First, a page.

continually loving Franny and Zooey

God almighty, Franny,’ he said. ‘If you’re going to say the Jesus Prayer, at least say it to Jesus, and not to St. Francis and Seymour and Heidi’s grandfather all wrapped up in one. Keep him in mind if you say it, and him only, and him as he was and not as you’d like him to have been. You don’t face any facts. This same damned attitude of not facing facts is what got you into this messy state of mind in the first place, and it can’t possibly get you out of it.

The part that stumps me, really stumps me, is that I can’t see why anybody–unless he was a child, or an angel, or a lucky simpleton like the pilgrim–would even want to say the prayer to a Jesus who was the least bit different from the way he looks and sounds in the New Testament… Who in the Bible besides Jesus knew–knew–that we’re carrying the Kingdom of Heaven around with us, inside, where we’re all too goddam stupid and sentimental and unimaginative to look? You have to be a son of God to know that kind of stuff. Why don’t you think of these things? I mean it, Franny, I’m being serious. When you don’t see Jesus for exactly what he was, you miss the while point of the Jesus Prayer. If you don’t understand Jesus, you can’t understand his prayer–you don’t get the prayer at all, you just get some kind of organized cant. Jesus wasn’t a supreme adept, but God, on a terribly important mission. This was no St. Francis, with enough time to knock out a few canticles, or to preach to the birds, or to do any of the other endearing things so close to Franny Glass’s heart. I’m being serious now, God damn it. How can you miss seeing that? If God had wanted somebody with St. Francis’s consistently winning personality for the job in the New Testament, he’d’ve picked him, you can be sure. As it was, he picked the best, the smartest, the most loving, the least sentimental, the most unimitative master he could possibly have picked. And when you miss seeing that, I swear to you, you’re missing the whole point of the Jesus Prayer. The Jesus Prayer has one aim, and one aim only. To endow the person who says it with Christ-Consciousness. Not to set up some little cozy, holier-than-thou trysting place with some sticky, adorable divine personage who’ll take you in his arms and relieve you of all your duties and make all your nasty Weltschmerzen and Professor Tuppers go away and never come back. And by God, if you have intelligence enough to see that–and you do–and yet you refuse to see it, then you’re misusing the prayer, you’re using it to ask for a world full of dolls and saints and no Professor Tuppers.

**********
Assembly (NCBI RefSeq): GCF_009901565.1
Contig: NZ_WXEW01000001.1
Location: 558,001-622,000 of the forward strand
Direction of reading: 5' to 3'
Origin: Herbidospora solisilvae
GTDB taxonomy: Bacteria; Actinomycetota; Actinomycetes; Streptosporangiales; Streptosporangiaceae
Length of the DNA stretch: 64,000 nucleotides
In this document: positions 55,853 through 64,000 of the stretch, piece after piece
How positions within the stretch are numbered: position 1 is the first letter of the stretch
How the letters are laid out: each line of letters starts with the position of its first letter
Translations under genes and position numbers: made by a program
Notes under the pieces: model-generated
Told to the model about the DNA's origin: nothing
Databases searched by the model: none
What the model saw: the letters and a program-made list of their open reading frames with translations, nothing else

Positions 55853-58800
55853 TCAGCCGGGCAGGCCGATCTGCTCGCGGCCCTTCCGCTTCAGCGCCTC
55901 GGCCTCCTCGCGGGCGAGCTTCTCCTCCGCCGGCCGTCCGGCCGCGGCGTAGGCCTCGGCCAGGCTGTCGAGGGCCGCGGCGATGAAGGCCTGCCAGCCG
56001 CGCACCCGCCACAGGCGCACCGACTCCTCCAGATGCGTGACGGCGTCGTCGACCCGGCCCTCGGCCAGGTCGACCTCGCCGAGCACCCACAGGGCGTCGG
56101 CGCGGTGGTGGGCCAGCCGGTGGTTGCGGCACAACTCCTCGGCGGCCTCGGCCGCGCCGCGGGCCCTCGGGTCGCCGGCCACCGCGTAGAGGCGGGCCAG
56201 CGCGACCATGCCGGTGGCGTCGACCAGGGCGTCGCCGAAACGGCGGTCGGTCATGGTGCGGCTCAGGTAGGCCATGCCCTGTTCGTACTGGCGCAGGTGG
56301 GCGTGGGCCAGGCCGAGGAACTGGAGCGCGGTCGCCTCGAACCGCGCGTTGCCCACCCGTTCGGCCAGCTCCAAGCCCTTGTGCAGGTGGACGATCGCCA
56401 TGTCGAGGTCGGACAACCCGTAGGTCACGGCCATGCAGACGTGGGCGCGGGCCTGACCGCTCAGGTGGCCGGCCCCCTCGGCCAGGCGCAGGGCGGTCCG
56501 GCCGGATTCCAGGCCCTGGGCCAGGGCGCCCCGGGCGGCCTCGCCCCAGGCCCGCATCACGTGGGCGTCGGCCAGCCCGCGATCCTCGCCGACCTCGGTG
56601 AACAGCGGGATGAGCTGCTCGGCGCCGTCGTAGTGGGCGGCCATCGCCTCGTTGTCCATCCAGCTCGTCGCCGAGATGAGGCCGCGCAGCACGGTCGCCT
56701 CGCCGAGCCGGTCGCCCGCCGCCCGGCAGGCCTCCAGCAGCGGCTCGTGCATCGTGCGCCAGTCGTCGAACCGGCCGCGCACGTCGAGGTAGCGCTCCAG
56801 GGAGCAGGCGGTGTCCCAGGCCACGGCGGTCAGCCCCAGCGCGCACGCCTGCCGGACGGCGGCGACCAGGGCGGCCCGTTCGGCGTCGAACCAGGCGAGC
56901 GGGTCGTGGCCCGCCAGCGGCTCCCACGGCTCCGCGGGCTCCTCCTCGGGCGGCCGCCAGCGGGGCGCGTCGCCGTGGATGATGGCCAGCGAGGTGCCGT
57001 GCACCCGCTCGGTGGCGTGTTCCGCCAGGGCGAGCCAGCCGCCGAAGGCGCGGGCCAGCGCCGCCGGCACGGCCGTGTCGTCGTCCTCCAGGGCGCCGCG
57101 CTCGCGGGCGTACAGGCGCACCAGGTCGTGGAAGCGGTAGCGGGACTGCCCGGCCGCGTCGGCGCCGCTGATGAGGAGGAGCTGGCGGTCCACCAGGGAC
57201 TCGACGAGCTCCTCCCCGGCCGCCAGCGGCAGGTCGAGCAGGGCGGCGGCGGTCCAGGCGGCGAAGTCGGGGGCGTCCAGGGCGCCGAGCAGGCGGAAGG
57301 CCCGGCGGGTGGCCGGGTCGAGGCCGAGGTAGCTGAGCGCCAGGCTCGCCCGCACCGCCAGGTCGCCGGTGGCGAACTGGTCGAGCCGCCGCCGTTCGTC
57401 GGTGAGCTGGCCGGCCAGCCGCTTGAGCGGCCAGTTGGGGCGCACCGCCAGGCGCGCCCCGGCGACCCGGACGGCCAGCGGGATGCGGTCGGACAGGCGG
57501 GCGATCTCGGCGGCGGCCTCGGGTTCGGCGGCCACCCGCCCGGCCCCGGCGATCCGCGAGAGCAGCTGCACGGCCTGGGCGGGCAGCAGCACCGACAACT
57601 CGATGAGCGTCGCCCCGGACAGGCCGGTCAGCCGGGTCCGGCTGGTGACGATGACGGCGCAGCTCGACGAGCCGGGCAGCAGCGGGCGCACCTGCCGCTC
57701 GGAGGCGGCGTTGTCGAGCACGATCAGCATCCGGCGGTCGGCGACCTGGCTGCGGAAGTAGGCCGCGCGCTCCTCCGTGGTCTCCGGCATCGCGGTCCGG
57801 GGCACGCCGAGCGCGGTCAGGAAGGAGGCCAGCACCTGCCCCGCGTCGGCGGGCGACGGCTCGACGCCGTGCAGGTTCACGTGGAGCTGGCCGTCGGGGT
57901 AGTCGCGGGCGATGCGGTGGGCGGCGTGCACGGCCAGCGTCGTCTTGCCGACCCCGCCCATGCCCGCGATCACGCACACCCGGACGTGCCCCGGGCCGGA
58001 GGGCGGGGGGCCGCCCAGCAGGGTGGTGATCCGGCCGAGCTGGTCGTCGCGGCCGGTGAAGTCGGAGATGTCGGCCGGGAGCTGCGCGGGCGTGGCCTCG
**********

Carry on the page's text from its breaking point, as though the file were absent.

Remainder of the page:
I love Franny and Zooey – and I’m still surprised by how much, given that I loathe Catcher in the Rye (which I read twice, just to be sure that it was complete balderdash). But I love them, especially Zooey and the way he argues.

 

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